Procrastination Among Students
by Ankit Kumar, BFIA’24
I was supposed to write this article a week ago and guess what, I am writing it hours before the deadline for submissions. I had subconsciously convinced myself that I’ll do it ‘later’. This is a prime example of procrastination.
Procrastination is common among all of us, especially students. Averting any activity/work until later.
It is not unusual for us students to crib about deadlines and pressure but instead of studying, we often succumb to procrastination. When the deadlines draw near, a time bomb starts ticking and the productive part of you wakes up out of nowhere, ready to pull all-nighters. But is it healthy?
First, we need to understand the reason behind procrastination. The human brain is hungry for dopamine and stimulation, and this need for momentary stimulation and short attention span is on the rise thanks to Instagram Reels and Shortform 30-60 second video content but that is a topic for some other day. When a ‘want to’ or ‘need to’ turns into a ‘HAVE to’, you know you are in trouble. Most things that you want to do in your free time don’t even have deadlines, so the guitar you bought last week now just sits there on the table. I am not Ankur Warikoo but here are a few pointers that worked for my last semester.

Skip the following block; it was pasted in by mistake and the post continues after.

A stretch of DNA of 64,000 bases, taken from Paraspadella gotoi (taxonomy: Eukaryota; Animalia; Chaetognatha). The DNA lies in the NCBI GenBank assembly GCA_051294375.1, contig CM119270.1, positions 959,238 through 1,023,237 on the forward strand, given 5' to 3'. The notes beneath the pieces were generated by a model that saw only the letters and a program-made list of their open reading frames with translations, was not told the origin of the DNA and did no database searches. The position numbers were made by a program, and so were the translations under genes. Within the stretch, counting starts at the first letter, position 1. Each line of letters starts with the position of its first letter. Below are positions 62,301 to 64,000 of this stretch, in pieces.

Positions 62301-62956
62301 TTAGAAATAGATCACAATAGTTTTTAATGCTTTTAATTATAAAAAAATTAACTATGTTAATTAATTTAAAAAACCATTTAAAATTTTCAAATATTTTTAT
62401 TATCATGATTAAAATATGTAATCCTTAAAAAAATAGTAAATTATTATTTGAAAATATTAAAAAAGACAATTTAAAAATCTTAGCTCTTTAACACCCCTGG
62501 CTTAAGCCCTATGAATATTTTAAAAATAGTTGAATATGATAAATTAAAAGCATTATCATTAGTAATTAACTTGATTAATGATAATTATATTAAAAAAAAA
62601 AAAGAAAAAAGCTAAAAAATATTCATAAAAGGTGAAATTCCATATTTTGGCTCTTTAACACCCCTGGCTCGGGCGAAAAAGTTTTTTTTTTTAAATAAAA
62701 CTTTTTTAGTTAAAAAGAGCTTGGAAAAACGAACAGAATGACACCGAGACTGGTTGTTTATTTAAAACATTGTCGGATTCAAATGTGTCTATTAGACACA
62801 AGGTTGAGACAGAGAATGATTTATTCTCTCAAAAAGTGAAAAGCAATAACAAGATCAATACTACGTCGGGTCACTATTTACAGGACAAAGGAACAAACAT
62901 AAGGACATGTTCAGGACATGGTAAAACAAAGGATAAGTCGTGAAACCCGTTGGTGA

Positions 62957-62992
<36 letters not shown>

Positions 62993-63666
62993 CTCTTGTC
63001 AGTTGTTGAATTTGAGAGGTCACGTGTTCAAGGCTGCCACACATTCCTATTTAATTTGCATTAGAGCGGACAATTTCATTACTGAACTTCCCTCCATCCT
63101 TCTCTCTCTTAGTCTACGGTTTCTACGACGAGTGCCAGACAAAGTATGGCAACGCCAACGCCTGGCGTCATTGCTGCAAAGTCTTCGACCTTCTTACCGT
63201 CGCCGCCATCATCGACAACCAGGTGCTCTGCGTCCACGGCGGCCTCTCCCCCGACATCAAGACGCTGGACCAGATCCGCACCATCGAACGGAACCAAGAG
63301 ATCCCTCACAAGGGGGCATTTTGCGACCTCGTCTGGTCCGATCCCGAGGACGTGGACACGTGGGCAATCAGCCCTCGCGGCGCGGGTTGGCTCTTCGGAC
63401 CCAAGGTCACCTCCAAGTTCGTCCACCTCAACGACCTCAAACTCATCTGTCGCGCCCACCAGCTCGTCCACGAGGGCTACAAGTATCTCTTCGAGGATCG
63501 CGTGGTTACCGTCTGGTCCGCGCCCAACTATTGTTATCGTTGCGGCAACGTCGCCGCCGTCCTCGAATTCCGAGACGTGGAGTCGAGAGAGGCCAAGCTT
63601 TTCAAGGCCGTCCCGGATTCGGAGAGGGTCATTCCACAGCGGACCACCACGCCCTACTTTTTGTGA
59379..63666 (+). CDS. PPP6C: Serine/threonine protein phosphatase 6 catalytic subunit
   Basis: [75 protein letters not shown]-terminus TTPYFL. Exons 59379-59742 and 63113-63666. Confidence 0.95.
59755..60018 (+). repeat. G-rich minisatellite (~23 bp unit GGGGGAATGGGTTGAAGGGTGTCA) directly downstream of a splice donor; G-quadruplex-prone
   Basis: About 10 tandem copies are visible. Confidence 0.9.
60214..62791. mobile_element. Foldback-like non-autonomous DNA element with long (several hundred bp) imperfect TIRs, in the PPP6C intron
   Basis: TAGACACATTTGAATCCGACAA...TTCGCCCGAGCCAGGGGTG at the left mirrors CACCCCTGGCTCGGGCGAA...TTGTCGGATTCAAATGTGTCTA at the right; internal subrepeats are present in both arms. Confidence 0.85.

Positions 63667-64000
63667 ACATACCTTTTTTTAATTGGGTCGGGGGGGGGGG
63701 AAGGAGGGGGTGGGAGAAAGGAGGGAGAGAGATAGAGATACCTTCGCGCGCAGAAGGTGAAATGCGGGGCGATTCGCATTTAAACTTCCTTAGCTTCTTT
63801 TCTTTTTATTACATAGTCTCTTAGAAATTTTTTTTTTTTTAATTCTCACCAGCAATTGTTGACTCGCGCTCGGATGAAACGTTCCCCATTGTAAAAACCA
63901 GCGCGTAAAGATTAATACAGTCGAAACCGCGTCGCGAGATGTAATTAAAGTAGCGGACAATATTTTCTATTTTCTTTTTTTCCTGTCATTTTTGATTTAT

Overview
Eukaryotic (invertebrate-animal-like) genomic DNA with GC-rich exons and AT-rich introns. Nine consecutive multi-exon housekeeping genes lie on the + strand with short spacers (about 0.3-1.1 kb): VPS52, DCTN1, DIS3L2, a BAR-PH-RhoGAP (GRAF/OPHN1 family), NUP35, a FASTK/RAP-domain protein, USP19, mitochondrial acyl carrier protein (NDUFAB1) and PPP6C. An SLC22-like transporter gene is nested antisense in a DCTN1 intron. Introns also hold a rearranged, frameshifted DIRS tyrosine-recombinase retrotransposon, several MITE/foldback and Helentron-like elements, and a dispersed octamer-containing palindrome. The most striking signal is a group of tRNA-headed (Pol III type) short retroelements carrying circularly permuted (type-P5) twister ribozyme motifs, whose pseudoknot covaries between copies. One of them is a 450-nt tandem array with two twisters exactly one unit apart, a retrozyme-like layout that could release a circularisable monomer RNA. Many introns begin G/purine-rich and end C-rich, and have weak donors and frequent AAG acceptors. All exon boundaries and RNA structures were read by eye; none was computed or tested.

- Make a schedule: Whatever you need to do, schedule it, and set up reminders to let you know when it is time. Make sure you keep track of each piece of your work project so you do not get behind. Putting them on your calendar is a smart idea.
- Do not let it pile up: Even though we know it is a necessity, it is difficult to convince ourselves. One can just ignore thinking it would not make a big difference but it does in the long run when everything starts piling up. Naturally, Now you have a lot more to do in much less time.
- Don’t use your brain: No one doubts your capability to remember a list of to-do’s, but don’t bother. Instead list down your to-do’s somewhere, on a notepad, WhatsApp chat anywhere. Just jot them down.
- Reward yourself: Practice Instrumental conditioning. Reward yourself on the completion of tasks. It’s a misconception that intelligent people do not have to work hard. Enjoy putting time and effort into your work.
Take yourself and your promise seriously. Do not get hypnotized by your excuses. You are not trying to get away with doing as little as possible, you are focusing on building your best version.